And no matter how much we try to be different from our parents, it’s amazing how we end up behaving just like them.
As I attended a session yesterday on feminism and surmounting abuse, I kept thinking of mom. Everyday that I go out and try to reclaim a bit of space for me, enter an uncharted territory where I am not welcome or speak up about women’s rights, I am following in her giant footsteps.
Every workspace starts off in the same way – an attempt to build a good equation- and eventually, it seems, ends up in the same way – with harassment, unrecognised efforts and verbal whiplash.
There is also something achingly sad about the photo, about a wedding where only a father and daughter are there, and the mother is missing on this happy occasion.
Life is all about twists and turns. My mom had four brothers and two sisters. All of them were poles apart from each other and landed up in very different situations.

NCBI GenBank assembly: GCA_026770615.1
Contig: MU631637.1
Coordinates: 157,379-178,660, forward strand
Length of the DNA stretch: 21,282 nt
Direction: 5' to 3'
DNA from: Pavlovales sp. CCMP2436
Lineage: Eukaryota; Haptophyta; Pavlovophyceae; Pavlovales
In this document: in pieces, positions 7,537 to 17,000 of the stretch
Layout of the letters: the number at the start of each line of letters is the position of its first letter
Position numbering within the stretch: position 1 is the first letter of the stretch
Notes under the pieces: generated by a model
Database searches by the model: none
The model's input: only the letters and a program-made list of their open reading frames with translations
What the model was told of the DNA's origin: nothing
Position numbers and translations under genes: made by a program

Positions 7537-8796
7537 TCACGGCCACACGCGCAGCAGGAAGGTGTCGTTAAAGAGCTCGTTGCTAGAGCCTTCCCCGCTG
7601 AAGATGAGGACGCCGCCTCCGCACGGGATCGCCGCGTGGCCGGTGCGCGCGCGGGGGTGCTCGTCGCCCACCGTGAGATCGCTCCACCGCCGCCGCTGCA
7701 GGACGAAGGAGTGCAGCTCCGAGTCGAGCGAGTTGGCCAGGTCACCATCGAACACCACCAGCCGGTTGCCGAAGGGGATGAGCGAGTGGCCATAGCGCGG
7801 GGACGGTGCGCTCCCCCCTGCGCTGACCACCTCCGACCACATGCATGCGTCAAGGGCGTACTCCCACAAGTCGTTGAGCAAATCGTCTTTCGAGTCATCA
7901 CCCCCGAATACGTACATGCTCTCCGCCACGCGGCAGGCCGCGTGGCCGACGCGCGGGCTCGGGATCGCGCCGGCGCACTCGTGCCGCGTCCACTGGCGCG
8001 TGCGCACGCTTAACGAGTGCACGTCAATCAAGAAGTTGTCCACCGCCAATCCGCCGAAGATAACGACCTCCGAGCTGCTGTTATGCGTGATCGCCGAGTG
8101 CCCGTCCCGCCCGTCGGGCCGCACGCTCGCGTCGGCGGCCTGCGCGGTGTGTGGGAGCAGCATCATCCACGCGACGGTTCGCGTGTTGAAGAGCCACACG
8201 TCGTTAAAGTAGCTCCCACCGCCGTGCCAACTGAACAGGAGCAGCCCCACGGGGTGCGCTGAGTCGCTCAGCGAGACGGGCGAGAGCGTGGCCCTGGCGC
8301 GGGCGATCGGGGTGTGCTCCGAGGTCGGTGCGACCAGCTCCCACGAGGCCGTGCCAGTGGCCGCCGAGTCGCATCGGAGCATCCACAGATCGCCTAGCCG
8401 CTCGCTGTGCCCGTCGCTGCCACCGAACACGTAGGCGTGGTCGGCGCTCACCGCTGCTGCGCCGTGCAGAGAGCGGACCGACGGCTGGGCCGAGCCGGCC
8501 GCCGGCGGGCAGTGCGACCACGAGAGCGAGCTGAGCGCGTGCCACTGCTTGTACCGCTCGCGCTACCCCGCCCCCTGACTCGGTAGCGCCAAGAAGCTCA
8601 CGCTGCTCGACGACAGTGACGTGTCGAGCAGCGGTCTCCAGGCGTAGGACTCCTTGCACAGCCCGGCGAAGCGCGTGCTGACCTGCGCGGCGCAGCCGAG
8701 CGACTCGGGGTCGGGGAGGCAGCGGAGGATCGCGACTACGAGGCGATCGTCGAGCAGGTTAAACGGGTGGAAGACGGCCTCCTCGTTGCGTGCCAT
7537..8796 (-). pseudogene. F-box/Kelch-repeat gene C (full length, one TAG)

At the end of the day, we are who we are. And we may not be perfect for everyone, but even if you manage to help or impact one person, it’s all been worth it.
Our primal urge is to seek the comfort of our childhood.
I read somewhere that you choose where you are born, that you get a sort of blueprint of what to expect. And only if you are okay with it, do you go through birth.
A marriage is like a good dish. It requires the right amount of tried and tested techniques, a dash of playfulness and a fistful of innovation. If the mix goes awry you might land up with something else altogether.
They say it’s a bad idea to mix work and your personal life, that it’s best to compartmentalise. But what if you can’t, what if your colours bleed into each other?